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-   -   header removal in ketchen (http://www.houserepairtalk.com/f45/header-removal-ketchen-4034/)

daniel2229 04-18-2008 02:52 PM

header removal in ketchen
 
My wife and I are giving some thought on removing our overhead soffits then replacing our cabinets with taller units.

I am wondering what my be lurking inside the soffits that would be extra work. For example, does anyone think that the exhaust from our stove could be running through there, or is the placement of exhaust ducks dictated by code to go along the floor joists to the outside? I measured the hole to the exhaust on the outside of our house, and it seems that it is between the second floor boards and the ceiling wallboard. It matches the same height as our bathroom exhaust.

I know there will be at least one set of wires in the soffit as we just had new can lighting installed. We had the electrician remove the light over the sink right next to the window and the wall and replaced it with several cans out more towards the countertop centers where most of the cooking prep is done.

How should I terminate that line? Is a journal box with a plate enough?

Thanks!

Square Eye 04-18-2008 04:58 PM

Strip the romex jacket back and cap each wire with a yellow wire nut. You can terminate the wire this way as long as you do it inside a junction box with a cover.
The vent? heh-heh... yeah, no code I know of says an exhaust vent has to run between joists but many contractors are courteous enough to think ahead and do these types of things ahead of time to avoid trouble down the road. No way to know what you really have until you open that bad boy up and look around in there :)

Just remember that you can knock these things out one at a time. Don't overwhelm yourself before you start. Open it up, look at what you have to deal with and start planning it out. Write down anything that could be a problem as soon as you find it and then tackle one item at a time. You're going to have a drywall repair to do at the corner of the soffit and the ceiling anyway, sounds to me like you may be better off planning to redirect the vent if necessary and don't worry about it.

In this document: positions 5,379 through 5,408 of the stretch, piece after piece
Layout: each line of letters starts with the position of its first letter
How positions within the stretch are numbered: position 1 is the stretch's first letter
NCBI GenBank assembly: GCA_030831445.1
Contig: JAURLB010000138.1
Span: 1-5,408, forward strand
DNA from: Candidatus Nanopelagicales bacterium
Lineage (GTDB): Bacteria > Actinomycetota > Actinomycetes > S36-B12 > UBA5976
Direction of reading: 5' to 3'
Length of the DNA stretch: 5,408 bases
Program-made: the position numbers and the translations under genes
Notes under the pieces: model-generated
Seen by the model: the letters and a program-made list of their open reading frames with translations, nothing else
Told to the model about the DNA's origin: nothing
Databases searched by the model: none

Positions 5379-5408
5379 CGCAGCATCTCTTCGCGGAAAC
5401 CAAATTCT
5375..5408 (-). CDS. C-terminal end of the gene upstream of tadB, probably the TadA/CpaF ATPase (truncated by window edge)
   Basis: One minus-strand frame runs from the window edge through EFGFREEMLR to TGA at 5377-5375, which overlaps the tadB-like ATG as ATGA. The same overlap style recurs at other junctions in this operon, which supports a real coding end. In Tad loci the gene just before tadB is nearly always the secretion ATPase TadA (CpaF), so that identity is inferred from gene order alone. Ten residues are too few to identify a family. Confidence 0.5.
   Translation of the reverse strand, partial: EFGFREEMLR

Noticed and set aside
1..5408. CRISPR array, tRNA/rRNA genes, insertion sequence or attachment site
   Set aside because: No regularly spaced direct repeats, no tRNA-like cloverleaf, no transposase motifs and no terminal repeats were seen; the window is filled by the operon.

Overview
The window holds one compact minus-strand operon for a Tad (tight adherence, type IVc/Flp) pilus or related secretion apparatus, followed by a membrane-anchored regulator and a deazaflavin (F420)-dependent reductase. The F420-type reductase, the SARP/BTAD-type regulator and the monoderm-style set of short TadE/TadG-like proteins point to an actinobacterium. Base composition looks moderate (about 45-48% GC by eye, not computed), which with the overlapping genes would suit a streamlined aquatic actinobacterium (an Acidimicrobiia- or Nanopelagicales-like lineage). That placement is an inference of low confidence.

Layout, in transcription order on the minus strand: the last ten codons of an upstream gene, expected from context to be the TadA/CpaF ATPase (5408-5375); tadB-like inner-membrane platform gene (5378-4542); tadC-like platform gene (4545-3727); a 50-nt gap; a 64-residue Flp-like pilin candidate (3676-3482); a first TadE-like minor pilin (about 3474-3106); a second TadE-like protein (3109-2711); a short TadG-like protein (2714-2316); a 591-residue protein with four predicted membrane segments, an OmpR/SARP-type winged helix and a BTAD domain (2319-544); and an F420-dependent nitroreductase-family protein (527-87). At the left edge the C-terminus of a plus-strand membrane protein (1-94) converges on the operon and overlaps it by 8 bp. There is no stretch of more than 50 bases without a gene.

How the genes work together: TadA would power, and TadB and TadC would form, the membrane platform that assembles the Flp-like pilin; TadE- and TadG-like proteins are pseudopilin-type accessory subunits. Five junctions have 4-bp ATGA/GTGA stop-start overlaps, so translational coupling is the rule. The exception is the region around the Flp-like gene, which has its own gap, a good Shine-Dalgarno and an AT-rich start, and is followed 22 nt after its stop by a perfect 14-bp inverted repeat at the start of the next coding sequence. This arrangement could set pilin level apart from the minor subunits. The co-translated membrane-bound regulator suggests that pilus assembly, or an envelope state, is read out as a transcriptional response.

inspectorD 04-19-2008 06:31 AM

Hmmmm
 
Some pictures will help with solutions , but get in there to find out "what is where" first.
Having a recirculating fan instead of venting is not unheard of, if you really need that cabinet space. I have a recirculating fan at my stove which does not vent to the outside. We just open the French patio doors when there is a problem...like my boys burn the toast.:D
In some upscale homes we have installed a downdraft vent for the stove. They look and act fancy, however these to me are junk.

Have fun with the kitchen...it will be over soon.:)

daniel2229 04-19-2008 05:49 PM

Well, the bad news is that the vent above the stove is several inches lower than the bathroom vent, so my guess is that our builder placed the vent inside the header.

I guess we will try to order a recirculating filter for our SpaceSaver microwave, which we plan to reuse.

I guess we'll have to close off the hole with some plywood and caulk it well. I may leave the vent cover on the outside to avoid having to fiddle with the siding. I can do that this summer after the kitchen rehab is over.

Thanks, InspectorD, for the encouragement. It will be over soon. Then my wife will come up with a new project! She is already talking about replacing the carpet upstairs with engineered wood.